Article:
IONIA, MI – The Centers for Disease Control and Prevention (CDC) is investigating the death of a Michigan mother of four after her family said she suffered a fatal brain clot due to complications from receiving a shot of the Johnson & Johnson COVID-19 vaccine.
Anne VanGeest of Ionia, 35, had taken the shot of the Johnson & Johnson vaccine on April 8, just days before the CDC announced a “pause” due to cerebral blood clot issues suffered by several women. Ultimately, 15 people would suffer these complications – representing 0.00018 percent of the 7.2 million J&J vaccinations administered – and three would die, but regardless, the CDC lifted the pause on April 23.
VanGeest would later die at Mercy Health Saint Mary’s in Grand Rapids on April 19; the official cause of death was listed as “acute subarachnoid hemorrhage non-traumatic,” which is when a blood clot in a vessel bursts, causing bleeding in the space between the brain and in the surrounding membrane.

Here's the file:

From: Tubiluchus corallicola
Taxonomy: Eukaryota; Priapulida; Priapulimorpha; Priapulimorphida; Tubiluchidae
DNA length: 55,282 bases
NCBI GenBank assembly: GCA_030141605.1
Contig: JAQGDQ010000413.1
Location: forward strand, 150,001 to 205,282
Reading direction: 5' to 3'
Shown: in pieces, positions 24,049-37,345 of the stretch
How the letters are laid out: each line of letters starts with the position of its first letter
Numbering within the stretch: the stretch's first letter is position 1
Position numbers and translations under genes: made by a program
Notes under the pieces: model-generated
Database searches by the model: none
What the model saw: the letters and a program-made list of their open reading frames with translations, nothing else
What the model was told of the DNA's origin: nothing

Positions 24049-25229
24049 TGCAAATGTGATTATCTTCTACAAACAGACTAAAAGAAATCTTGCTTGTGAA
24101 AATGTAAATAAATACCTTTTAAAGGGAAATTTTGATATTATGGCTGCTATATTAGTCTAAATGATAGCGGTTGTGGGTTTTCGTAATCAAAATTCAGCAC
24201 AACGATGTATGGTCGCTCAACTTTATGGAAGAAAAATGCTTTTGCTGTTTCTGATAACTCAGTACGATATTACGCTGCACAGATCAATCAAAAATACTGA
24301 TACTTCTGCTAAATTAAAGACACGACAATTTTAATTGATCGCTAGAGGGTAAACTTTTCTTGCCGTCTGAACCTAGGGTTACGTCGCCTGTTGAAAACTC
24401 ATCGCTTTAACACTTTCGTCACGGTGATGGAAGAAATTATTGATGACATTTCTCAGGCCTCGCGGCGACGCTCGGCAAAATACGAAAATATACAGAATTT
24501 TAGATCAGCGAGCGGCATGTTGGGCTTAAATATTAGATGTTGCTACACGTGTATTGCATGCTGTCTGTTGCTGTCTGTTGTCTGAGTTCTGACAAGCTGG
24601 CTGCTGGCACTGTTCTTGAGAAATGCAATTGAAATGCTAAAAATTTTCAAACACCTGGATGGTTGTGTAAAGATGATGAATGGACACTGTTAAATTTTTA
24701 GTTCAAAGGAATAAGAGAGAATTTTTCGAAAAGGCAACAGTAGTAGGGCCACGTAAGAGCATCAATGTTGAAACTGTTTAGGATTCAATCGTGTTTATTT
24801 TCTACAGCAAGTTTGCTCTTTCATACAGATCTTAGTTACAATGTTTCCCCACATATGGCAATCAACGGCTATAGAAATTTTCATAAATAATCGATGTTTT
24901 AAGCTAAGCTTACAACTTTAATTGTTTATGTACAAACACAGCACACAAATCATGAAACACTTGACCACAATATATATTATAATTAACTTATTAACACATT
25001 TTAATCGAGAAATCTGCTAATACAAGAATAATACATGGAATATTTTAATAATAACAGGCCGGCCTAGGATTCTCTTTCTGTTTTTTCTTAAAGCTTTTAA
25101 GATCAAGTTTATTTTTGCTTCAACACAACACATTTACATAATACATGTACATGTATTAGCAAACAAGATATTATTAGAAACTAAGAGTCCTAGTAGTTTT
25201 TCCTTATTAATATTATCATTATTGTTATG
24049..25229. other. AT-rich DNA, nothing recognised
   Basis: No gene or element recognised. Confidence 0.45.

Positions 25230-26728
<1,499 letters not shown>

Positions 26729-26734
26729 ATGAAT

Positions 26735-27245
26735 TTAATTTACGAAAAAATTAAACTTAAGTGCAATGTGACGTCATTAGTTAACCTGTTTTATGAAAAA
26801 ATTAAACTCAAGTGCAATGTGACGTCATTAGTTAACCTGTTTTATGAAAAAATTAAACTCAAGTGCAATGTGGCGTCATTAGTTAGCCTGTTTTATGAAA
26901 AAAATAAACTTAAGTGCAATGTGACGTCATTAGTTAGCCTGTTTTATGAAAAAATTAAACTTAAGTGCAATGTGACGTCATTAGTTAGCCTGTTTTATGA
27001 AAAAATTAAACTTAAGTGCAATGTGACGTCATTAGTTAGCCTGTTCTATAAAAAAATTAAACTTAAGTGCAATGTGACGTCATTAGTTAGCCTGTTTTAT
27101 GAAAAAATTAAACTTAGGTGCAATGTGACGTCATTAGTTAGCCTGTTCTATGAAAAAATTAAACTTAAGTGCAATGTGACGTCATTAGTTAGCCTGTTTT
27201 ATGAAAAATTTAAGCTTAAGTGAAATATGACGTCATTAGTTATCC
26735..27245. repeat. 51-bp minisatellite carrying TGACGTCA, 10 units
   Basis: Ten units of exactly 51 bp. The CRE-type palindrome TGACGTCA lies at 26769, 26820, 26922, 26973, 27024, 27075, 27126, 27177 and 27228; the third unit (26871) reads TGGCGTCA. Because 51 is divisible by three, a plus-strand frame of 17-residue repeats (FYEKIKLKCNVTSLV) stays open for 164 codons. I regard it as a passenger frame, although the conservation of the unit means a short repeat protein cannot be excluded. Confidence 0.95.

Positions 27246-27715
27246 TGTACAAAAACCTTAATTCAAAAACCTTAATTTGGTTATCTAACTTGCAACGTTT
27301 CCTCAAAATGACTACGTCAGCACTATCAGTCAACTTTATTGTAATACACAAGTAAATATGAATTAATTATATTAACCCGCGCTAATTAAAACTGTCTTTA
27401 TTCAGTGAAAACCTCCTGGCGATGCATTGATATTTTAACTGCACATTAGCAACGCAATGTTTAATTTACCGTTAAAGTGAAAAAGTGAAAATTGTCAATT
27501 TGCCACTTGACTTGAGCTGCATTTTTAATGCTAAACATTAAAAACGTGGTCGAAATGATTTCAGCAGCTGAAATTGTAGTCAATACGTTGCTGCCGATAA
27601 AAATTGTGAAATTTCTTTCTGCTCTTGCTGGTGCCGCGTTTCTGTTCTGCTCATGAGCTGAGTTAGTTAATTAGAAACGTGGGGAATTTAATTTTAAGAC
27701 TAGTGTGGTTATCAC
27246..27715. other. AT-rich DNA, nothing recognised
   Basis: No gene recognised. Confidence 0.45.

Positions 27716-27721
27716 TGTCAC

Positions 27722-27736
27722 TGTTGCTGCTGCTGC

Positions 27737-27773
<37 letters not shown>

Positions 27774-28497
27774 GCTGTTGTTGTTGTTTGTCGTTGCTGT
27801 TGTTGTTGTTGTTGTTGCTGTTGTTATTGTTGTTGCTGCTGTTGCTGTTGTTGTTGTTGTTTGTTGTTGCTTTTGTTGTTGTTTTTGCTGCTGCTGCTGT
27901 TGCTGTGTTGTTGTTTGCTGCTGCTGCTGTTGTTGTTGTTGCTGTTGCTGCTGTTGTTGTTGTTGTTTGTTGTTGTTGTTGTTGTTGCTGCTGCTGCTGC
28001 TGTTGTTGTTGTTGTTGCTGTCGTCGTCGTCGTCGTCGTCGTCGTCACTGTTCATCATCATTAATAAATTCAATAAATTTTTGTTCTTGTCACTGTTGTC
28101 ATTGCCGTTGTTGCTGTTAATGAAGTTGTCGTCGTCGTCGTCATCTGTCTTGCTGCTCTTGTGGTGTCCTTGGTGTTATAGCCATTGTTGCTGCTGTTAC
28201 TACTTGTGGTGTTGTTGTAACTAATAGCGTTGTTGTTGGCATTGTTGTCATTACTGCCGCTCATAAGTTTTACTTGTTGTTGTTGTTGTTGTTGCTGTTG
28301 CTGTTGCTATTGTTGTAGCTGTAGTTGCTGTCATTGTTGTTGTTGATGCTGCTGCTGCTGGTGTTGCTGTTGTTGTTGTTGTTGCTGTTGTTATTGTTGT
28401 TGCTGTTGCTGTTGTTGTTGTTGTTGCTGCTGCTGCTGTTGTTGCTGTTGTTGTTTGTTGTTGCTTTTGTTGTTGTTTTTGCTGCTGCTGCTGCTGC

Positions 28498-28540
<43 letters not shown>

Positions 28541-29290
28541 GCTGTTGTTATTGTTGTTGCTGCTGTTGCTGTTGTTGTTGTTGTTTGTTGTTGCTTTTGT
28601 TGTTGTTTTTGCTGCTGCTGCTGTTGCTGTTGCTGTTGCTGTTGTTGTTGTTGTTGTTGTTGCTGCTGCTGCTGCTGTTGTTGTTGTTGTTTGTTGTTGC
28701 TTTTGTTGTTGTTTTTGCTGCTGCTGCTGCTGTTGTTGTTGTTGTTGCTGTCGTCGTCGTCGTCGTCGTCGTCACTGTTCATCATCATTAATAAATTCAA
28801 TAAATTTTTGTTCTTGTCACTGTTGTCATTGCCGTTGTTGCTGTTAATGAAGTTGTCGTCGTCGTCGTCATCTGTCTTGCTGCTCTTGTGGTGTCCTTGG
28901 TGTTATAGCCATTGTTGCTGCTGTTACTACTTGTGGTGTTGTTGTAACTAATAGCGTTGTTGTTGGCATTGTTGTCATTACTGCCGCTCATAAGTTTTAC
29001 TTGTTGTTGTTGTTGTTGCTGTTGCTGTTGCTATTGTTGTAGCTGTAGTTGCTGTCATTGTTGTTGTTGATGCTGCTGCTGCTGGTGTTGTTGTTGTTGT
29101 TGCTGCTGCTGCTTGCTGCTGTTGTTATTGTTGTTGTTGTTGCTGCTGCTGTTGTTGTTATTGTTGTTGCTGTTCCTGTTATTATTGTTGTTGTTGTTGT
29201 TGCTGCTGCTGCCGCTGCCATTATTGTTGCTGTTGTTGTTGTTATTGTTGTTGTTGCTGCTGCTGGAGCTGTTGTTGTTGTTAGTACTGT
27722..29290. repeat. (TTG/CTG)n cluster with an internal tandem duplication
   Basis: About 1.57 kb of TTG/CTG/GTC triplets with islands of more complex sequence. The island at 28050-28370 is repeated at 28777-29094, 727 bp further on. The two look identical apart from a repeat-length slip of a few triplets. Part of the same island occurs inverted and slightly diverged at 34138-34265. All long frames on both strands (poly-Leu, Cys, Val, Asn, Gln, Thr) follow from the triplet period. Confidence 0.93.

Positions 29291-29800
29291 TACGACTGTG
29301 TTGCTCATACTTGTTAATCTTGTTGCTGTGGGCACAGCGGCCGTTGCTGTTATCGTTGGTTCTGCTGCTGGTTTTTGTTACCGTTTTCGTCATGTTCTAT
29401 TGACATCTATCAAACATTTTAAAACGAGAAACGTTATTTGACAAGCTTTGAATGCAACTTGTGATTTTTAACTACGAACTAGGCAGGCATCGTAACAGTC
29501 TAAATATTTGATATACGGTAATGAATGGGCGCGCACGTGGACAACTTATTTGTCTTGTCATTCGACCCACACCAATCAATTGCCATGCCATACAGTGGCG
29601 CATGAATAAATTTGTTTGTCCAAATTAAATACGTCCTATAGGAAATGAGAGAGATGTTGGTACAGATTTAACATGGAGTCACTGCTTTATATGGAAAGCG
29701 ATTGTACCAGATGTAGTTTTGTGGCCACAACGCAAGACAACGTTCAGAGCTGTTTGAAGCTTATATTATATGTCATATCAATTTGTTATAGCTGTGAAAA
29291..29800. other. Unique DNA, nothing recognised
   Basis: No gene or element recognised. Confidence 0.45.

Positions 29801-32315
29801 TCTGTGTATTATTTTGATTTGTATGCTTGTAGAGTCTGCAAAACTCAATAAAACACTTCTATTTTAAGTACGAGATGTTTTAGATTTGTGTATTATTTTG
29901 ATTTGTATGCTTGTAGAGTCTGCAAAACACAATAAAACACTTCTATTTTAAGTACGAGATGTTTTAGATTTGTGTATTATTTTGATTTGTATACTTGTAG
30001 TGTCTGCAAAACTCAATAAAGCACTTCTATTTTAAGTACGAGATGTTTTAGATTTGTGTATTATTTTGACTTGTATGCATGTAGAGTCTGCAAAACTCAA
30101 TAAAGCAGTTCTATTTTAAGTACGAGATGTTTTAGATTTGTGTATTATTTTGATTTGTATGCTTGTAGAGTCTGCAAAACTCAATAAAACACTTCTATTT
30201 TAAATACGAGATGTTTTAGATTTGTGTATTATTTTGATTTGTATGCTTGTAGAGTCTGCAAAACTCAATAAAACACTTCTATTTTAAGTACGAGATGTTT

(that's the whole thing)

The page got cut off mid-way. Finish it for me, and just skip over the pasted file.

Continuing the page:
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The family of VanGeest released a statement after she passed away on April 19.
“It is with profound sadness that we share the news of Anne’s passing as the result of complications after receiving the Johnson & Johnson COVID-19 vaccine,” the statement said. “Anne, who was 35, was a loving mother, wife, sister and daughter. An active member in the animal rescue community, Annie will be remembered as a fierce advocate, a master-multi-tasker and a caring friend by her colleagues, fellow volunteers and family. We ask for privacy for her family as they mourn Annie’s passing and celebrate her life.”
VanGeest’s family noted that contributions in her name can be made to C-SNIP and Luvnpupz of Grand Rapids, Michigan, which are both animal care-related groups.
The CDC confirmed to VanGeest’s family via email that her death had been reported via the Vaccine Adverse Event Reporting System (VAERS), a vaccine safety system managed by the CDC and the FDA.
“VAERS accepts reports of possible side effects (also called “adverse events”) following vaccination. The system is not designed to determine whether a reported adverse event was caused by the vaccine, but serves as an early warning system and helps CDC and FDA identify areas for further study,” the CDC said in the email. “When VAERS receives reports of serious illness or death after vaccination, VAERS staff contact the hospital where the patient was treated to obtain the associated medical records to better understand the adverse event.”